This week, the Portland Trail Blazers released Greg Oden after a five-year, injury-tainted marriage that was star-crossed before he could show up for his first training camp. Oden is one of the most ill-fated athletes ever to appear on the cover of a video game, starring on the cover of College Hoops 2K8. It got me to thinking about other cover choices that either were ill-fated, or ended up that way—for athlete, or publisher, or both.
This isn't the same as the "cover curse," associated most with the Madden franchise. That typically governs calamities that happen in the season in which the athlete appears on the cover. Nor is it the misfortune of being the last star of a canceled series. These are special circumstances, in which the context surrounding the appearance later darkens or makes a parody of what should be an honor for the athlete and the public face of a publisher's game.
"Disaster" comes from latin, and its meaning is basically "ill-starred." Basically, things like earthquakes, fires and natural destruction are attributable to astrology. I'll use the classical definition of disaster here in talking about 10 star-crossed covers of sports video games released in North America.
Stick Jockey is Kotaku's column on sports video games. It appears Saturdays.
The story of NBA Elite 11, canceled a week before its release because of quality problems, is very well known. Some copies did make it out into the wild, with Kevin Durant of the Oklahoma City Thunder on its box. It can't be a happy memory for the three-time all star and two-time scoring champion. It'll be curious to see who EA Sports puts on the cover for its reborn NBA Live when it releases this October. Through no fault of his own, it would seem that Durant is damaged goods, as a make-good appearance here would remind everyone of the Elite disaster, or at least generate stories about it at a time when the label is trying to promote a new game. That's too bad. Durant's contract for this appearance was surely paid, but he deserved better. He found out the game was canceled over Twitter.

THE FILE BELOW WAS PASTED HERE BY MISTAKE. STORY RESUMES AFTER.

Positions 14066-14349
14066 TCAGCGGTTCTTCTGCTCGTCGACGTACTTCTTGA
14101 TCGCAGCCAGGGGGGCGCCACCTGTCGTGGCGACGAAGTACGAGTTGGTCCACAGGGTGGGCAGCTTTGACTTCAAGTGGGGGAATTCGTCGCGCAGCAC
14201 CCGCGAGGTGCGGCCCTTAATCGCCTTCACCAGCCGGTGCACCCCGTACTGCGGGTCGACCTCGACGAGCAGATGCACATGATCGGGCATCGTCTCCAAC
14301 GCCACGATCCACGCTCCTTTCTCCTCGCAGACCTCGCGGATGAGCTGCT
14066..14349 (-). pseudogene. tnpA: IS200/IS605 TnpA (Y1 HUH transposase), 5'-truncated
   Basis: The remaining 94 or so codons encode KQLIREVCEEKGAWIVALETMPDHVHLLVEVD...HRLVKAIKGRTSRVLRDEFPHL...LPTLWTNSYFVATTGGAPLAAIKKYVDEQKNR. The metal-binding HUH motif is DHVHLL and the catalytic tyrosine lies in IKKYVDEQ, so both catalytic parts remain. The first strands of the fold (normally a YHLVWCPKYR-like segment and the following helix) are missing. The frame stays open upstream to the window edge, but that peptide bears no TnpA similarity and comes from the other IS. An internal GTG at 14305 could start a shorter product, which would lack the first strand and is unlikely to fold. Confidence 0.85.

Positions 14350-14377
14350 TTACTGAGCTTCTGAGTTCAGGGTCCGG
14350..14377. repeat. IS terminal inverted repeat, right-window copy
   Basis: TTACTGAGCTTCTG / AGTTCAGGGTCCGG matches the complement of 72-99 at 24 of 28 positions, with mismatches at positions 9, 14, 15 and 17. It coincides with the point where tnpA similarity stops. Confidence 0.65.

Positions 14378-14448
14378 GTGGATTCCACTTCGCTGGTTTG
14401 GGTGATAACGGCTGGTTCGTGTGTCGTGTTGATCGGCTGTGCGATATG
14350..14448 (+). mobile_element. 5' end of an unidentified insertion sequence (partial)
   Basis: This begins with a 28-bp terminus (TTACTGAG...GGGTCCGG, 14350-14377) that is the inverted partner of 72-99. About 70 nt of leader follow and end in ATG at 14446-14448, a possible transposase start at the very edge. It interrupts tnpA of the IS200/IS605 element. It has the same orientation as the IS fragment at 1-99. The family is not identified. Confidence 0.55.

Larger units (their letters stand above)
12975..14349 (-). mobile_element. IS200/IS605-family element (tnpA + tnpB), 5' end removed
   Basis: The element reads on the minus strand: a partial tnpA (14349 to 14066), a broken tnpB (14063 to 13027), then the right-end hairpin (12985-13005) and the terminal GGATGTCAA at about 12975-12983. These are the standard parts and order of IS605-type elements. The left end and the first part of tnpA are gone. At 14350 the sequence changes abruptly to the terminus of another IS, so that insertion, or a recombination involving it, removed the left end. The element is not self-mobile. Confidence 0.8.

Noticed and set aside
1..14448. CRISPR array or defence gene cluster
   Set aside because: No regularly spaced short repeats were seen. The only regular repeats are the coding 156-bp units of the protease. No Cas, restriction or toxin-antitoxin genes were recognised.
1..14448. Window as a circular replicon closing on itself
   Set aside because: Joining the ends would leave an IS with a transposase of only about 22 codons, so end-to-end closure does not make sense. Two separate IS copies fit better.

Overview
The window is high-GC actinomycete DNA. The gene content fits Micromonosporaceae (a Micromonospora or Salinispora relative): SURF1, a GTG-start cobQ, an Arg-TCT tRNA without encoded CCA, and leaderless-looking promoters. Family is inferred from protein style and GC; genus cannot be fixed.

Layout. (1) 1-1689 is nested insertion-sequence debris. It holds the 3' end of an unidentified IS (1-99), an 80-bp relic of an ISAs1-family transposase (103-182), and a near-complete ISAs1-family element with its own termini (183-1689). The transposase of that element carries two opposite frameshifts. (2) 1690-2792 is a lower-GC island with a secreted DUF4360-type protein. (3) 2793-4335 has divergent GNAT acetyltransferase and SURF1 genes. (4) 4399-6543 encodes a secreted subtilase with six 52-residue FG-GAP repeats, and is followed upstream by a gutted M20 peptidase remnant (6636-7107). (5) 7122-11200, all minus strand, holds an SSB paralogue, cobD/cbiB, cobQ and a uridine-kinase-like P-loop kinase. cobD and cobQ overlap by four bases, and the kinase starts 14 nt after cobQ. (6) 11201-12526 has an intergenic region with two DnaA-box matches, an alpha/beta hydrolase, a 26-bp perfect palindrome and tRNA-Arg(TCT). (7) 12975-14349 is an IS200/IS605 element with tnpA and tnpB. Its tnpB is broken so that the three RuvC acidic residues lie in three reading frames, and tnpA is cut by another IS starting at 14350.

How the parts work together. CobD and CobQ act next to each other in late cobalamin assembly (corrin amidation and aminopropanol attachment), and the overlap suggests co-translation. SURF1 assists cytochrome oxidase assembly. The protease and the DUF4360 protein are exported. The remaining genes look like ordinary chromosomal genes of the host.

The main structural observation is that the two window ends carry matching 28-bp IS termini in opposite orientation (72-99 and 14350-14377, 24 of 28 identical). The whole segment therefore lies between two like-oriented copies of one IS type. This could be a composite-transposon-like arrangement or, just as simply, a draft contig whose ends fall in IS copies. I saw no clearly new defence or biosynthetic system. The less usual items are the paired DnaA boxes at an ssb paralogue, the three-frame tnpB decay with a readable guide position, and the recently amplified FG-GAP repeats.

Whatever Favre did to the nation in his inability to make up his bleeping mind, he did it first to EA Sports, not Ed Werder and ESPN. The label chose him to represent Madden NFL 09—the 20th anniversary edition of the game—clearly as a kind of lifetime-achievement honor. He had announced his retirement in March 2008; EA Sports unveiled its cover of Favre in a Packers uniform on the Madden cover in April. Then the circus came to town. Favre was traded to the Jets, and though EA Sports did release an alternate cover for fans to download, print and insert into the case, it sold the game with Favre as a Packer.
The prospect of an athlete representing a former team apparently isn't bothersome to EA Sports. Brandon Marshall looks to advance to the main bracket of Madden's annual cover vote-off, representing the Dolphins. He was traded to the Bears this week.
Why is this a disaster? Good Lord, look at that cover art. Drew Gooden's basketball success in spite of these deformities is inspiring, though.
Harvin did not appear on the cover of NCAA Football 10. He was a candidate, though, and was even seen on the placeholder boxes for the game at GameStop. (This cover above is by an Operation Sports user.) Then he tested positive for marijuana at the 2009 NFL Scouting Combine, and EA Sports dropped him. NCAA Football 10 featured a different athlete for each platform. One of them, Utah quarterback Brian Johnson, ended up with the New York Sentinels of the United Football League and was released after two months.
What should have been the charming story of Peyton Hillis, the everyman running back voted onto Madden NFL 12's cover, turned into a farce by year's end. Hillis bickered with Browns management over his contract, which was off-putting to Browns fans, who are noted for their loyalty. He sat out a game on the advice of his agent, which further soured their opinion of him, and last week he signed with the Kansas City Chiefs.